Homepage for this website (which, as explained there, is unofficial).
The decision of the Cambridgeshire Executive within Scouting to sell the campsite resulted in a good deal of controversy in 2013. Some links on the subject are collected below. Some of the information is out-of-date, as it was written before the bid to buy the site from Cambridge International School, who have now purchased the site and plan to continue to make it available as a campsite. I haven't updated the text or external links since then; some links may be broken.
- From 1932 until 2013, the campsite was under Scouting ownership for use as a County Campsite for Cambridgeshire. It was known as "Little Abington Campsite and Training Ground". There's a little more about the early history on another page.
- Although the campsite was intended to be used as a County Campsite, it was owned by trustees on behalf of Cambridge and District Local Association. This was just one of the Local Associations of Scouting within Cambridgeshire. The Local Associations subsequently became Scout Districts. At some point the day-to-day management of the campsite was taken over by Cambridgeshire Scout County from Cambridge Scout District (or the body that became Cambridge Scout District).
- Cambridgeshire Scout Council Executive Committee decided at their meeting on 20th February 2013 to sell the campsite in its entirety with the already-acquired planning permission for residential development, for as much money as it would fetch. You can read the advertisement (with further details) from the agent January's. The statements that were on the Scout County's website about the sale (archived here) have recently been removed. The current statement and update are on this page. The Scout County was, it turns out, considering selling the whole site back in October 2012, though this was not widely known at the time. The contact details for the Executive Committee are to be found here.
Opposition to the sale, and alternative options
- A group called FACS ("Friends of Abington Camp Site") has formed to look at whether the site could continue to be kept open for use. They have put out a press release. (Click here to read it.) Their e-mail address is firstname.lastname@example.org; they'd be interested to hear from anyone interested in helping to save the campsite.
- A group of concerned parents was set up at a meeting on Monday 13th May 2013. The contact for this group is Paul Morris.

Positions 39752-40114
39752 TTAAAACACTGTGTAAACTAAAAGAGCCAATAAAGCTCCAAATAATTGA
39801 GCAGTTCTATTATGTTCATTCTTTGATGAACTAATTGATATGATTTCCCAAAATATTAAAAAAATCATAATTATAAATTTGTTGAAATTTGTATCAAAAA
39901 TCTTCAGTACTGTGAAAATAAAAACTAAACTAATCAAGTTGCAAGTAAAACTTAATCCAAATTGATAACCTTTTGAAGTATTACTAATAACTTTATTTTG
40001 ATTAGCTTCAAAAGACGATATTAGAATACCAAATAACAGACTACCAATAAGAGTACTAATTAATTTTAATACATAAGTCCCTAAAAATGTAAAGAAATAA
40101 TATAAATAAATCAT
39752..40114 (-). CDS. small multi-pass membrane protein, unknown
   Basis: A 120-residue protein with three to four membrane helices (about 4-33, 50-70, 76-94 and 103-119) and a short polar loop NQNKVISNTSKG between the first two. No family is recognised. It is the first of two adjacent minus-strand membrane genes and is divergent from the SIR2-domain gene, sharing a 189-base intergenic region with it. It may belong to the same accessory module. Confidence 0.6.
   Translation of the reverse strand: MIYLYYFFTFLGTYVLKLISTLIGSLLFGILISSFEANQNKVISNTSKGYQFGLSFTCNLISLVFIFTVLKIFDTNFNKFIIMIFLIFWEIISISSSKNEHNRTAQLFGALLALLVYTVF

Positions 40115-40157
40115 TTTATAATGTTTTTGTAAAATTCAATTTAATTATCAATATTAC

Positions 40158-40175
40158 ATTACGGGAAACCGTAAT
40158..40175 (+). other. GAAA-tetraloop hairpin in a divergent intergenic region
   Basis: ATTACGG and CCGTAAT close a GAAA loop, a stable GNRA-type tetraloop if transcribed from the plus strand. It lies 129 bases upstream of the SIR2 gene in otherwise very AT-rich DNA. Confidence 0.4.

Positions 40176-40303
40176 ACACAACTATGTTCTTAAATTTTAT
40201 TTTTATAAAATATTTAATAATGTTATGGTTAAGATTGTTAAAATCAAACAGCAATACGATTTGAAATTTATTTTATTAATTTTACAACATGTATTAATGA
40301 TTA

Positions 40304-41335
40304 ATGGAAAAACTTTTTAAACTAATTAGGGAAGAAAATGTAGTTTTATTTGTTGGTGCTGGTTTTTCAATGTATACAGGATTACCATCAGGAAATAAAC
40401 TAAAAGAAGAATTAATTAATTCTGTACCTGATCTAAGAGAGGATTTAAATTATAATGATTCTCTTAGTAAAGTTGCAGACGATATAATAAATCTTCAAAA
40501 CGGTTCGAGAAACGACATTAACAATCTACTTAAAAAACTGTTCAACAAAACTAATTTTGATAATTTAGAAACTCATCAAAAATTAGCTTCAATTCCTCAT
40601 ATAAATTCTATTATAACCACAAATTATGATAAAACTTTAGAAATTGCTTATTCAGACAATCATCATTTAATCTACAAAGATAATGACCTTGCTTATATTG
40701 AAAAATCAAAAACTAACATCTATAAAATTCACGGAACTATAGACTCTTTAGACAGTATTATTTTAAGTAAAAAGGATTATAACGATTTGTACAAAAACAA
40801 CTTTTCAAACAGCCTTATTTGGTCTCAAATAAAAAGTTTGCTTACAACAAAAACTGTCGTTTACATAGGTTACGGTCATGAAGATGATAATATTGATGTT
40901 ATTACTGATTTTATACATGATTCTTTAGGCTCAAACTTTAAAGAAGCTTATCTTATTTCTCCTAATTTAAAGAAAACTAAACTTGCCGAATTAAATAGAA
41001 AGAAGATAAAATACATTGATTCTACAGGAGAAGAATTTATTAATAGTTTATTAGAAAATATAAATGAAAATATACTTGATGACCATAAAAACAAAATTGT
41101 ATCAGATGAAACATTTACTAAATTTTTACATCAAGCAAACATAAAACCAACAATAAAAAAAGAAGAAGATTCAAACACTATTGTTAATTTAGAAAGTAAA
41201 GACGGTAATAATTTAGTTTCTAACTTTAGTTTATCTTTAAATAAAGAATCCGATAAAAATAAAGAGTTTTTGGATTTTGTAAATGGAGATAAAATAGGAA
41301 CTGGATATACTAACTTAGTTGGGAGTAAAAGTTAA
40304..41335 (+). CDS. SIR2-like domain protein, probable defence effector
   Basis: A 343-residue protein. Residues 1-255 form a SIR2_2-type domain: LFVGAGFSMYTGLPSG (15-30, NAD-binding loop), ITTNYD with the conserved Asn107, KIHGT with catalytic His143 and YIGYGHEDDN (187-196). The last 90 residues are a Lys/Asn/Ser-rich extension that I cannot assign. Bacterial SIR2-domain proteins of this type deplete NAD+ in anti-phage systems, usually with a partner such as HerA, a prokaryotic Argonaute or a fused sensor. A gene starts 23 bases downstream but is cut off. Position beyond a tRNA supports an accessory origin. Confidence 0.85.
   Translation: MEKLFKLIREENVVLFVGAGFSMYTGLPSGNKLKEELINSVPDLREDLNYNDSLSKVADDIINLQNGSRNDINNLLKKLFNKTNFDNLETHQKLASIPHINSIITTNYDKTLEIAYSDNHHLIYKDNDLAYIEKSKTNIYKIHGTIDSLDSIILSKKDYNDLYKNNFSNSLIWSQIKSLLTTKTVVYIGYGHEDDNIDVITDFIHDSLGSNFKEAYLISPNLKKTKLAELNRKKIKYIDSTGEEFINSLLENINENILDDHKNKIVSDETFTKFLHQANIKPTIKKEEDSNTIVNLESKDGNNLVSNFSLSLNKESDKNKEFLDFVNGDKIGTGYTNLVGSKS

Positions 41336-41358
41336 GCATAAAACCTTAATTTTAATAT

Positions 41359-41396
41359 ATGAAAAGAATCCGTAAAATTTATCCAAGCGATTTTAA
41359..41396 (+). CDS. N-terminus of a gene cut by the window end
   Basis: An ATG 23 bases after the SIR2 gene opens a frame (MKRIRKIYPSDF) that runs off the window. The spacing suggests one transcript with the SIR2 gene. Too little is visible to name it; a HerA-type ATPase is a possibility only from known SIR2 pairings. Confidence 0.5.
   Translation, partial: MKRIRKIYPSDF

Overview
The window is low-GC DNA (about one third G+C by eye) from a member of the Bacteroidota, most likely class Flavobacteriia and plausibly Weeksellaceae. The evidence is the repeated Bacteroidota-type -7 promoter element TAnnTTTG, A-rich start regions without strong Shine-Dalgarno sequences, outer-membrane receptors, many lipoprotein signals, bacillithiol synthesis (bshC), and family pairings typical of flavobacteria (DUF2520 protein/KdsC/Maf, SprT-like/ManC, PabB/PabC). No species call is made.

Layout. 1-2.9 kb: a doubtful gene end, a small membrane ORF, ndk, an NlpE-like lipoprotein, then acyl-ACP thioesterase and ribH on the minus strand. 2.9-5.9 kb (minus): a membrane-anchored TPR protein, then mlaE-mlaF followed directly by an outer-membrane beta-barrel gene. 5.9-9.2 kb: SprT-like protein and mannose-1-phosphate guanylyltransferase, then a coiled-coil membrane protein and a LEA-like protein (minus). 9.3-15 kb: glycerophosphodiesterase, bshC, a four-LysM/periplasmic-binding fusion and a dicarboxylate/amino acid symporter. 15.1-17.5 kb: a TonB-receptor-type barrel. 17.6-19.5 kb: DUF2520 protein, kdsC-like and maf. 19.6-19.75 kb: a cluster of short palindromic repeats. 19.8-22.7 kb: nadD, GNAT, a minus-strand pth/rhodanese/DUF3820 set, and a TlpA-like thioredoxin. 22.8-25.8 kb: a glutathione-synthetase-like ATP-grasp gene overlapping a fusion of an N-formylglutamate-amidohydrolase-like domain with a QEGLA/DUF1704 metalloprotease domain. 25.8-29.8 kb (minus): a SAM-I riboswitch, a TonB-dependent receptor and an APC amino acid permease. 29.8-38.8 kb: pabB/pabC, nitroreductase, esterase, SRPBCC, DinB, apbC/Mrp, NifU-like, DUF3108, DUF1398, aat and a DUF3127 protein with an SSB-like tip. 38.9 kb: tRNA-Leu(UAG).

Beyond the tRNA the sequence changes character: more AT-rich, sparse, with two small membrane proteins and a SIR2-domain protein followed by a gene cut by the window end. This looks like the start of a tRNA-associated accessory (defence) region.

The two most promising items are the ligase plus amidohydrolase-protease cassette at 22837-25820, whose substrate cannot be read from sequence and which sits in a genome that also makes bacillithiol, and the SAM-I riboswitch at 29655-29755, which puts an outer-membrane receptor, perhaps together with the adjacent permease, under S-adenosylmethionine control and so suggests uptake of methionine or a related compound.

- Some other people opposed to the decision have set up an online petition. This allows those signing it to leave messages, and now has over 2000 entries. (A few a duplicates, but several are on behalf of more than one person.)
- There is a "Save Our Abington" Facebook page, which includes lots of good pictures of the campsite. Linked to this is a twitter feed.
- A Cambridge academic has set up a blog with details of why he thinks that the campsite shouldn't be closed. It includes an analysis of usage data, and much more besides. The first post on this blog, which claims that data supporting the campsite sale have been quoted in a way that is misleading, resulted in a Twitter post from science author Ben Goldacre.
- The MP for Cambridge, Julian Huppert, wants to see the site saved as a community asset, and has called for the national Scout Association to intervene. After meeting the County Commissioner, he has put out another statement. The MP for South Cambridgeshire, Andrew Lansley, has also expressed support for the campsite.
- Little Abington Parish Council organized a public meeting to discuss the proposed sale and development of the site. This was on Thursday 16th May. There's a report on it in the Haverhill Echo.
- The campsite has recently been designated an asset of community value (table here), ensuring that there is a community right to bid for the site under the Localism Act 2011. There is now a page about it on The Place Station.
- Another blogger has a post here, and there's also a piece on Quora.
- The Parish Council of Little Abington prepared to form a charitable trust in the hope of being able to buy the site and keep it available as an open space for use by Scouts and others. The Parish Council have published a further report on their progress, referring to their formal expression of interest document as well as the latest news from FACS, which provides information about the Abington Woods Foundation. (There's also coverage in the Cambridge Evening News.)
- Superseding the news in the last bullet point, there has been a successful community bid by Cambridge International School working in partnership with the Parish Council: there are more details at the top of the page.
- The campsite has been in the news recently, on account of the proposed sale. The FACS press release gives a list of links to newspaper articles. (More recent Cambridge News articles are here and here.) There is a story on the BBC website. The Facebook page also has copies of some articles from the local press, and links to others.
- The Escouts Community web-forum has had an initial thread, an enquiry to the Chief Commisioner, and a much more detailed follow-up thread about the proposed sale.
- There's another forum discussion on UK Villages Online.
- The campsite is used by many groups, inside and outside of Scouting, and in and out of Cambridgeshire. A few groups have their own web pages about Abington, with pictures of camps: see, for example, the 11th/9th Cambridge, and the 28th Cambridge.
- The proposed sale is mentioned in several editions of The Abingtons and Hildersham News.